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Close the door on asphalt scammers offering ‘extra materials’

The Better Business Bureau sees a spike in “asphalt scams” every spring. Right on cue, we received a report this week of a Treasure Valley family losing more than $5,000 to what they thought was a company that would help fix their driveway.

This con usually involves a sales representative visiting your home claiming to have leftover materials from a previous paving job. He is looking for homes with cracked driveways. He says he can take care of your driveway for a big discount.

Typically, the representative asks you to pay up front. From there, consumers have complained to BBB about multiple issues.

In many complaints, the “contractor” does the work, but the quality is poor and the homeowner is left with a crumbling driveway in even worse shape. In other situations the company starts the job, leaves for the night and never returns, leaving the victim with a mess. If the company does return, it has a multitude of reasons why the price is now higher to finish the job.

Consumers often are not given the name of the company, a business card or contact information, making it difficult to get assistance when the deal turns sour. Without an agreement in writing, the consumer has no way to prove the contractor’s promise to complete the job.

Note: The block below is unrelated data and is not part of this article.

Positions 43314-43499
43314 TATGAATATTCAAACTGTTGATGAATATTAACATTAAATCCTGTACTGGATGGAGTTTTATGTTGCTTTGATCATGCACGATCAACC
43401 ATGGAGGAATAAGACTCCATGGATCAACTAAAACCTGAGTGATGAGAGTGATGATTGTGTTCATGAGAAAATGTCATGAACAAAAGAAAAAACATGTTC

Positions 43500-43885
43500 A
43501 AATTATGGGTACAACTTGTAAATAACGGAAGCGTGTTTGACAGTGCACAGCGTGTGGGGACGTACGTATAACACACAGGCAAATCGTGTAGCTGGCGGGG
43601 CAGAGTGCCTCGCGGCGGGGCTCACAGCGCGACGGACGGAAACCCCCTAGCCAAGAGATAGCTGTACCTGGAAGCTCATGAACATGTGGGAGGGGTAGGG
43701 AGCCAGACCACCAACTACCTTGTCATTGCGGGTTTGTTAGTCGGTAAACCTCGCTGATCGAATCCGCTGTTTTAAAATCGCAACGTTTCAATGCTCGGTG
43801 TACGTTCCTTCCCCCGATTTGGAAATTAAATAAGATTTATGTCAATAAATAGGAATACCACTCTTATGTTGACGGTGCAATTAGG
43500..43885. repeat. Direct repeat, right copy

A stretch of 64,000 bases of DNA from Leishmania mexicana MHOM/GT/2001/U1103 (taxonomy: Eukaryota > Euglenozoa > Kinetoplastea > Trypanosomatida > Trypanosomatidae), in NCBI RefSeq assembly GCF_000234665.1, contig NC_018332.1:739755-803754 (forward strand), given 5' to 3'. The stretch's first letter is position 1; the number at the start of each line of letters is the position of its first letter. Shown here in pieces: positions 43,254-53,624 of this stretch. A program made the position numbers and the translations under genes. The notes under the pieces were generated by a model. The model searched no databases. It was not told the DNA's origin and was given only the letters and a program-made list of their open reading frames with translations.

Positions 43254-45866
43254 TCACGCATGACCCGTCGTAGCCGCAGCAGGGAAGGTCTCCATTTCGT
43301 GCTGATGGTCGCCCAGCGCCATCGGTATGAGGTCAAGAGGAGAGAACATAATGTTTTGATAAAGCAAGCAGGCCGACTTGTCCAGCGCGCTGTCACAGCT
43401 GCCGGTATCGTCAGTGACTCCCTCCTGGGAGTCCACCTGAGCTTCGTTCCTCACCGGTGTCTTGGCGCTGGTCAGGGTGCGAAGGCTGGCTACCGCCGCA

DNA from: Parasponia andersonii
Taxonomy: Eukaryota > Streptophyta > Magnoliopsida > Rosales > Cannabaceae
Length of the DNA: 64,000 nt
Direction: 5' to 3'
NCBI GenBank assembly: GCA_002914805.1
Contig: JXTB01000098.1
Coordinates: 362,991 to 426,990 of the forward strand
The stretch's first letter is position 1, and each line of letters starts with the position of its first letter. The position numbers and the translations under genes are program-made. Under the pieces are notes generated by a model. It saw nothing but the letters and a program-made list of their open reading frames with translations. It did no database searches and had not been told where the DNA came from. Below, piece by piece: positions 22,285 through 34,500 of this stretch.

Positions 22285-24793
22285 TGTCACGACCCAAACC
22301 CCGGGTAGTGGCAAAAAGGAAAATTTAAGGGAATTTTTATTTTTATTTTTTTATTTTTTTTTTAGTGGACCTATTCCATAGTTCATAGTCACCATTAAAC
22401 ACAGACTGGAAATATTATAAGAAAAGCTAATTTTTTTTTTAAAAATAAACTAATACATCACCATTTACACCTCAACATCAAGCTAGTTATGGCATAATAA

This scheme often comes in the form of driveway repair, but there have been similar reports from a variety of contractors. To protect your property and your money, watch for red flags.

▪  You are pushed to make a quick decision. A trustworthy contractor will provide a written estimate that will be valid for days or even weeks. It should specify in detail the work to be performed and the total price. The contractor also won’t mind you checking out the company before signing a contract.

▪  Cash-only sales. Most reputable contractors will take checks or credit cards and don’t require payment up front. BBB recommends never paying more than one-third ahead of time, and only with a written contract.

▪  Verbal agreements only. Get everything in writing. Ask for a contract with a description of materials, labor, start and completion dates, business name, address and phone number.

If someone shows up at your door, be sure to ask for a card and let the contractor know you’ll call if you are interested. This gives you the chance to do your research.

Consider searching both the business name and contact information. Some repeat offenders change the company name.

If you suspect you are dealing with a scammer, report it to your local police department and the BBB.

Emily Valla, emily.valla@thebbb.org, is the Idaho marketplace director for the Better Business Bureau Northwest. To check a business or report a scam, go to www.bbb.org or call (208) 342-4649.

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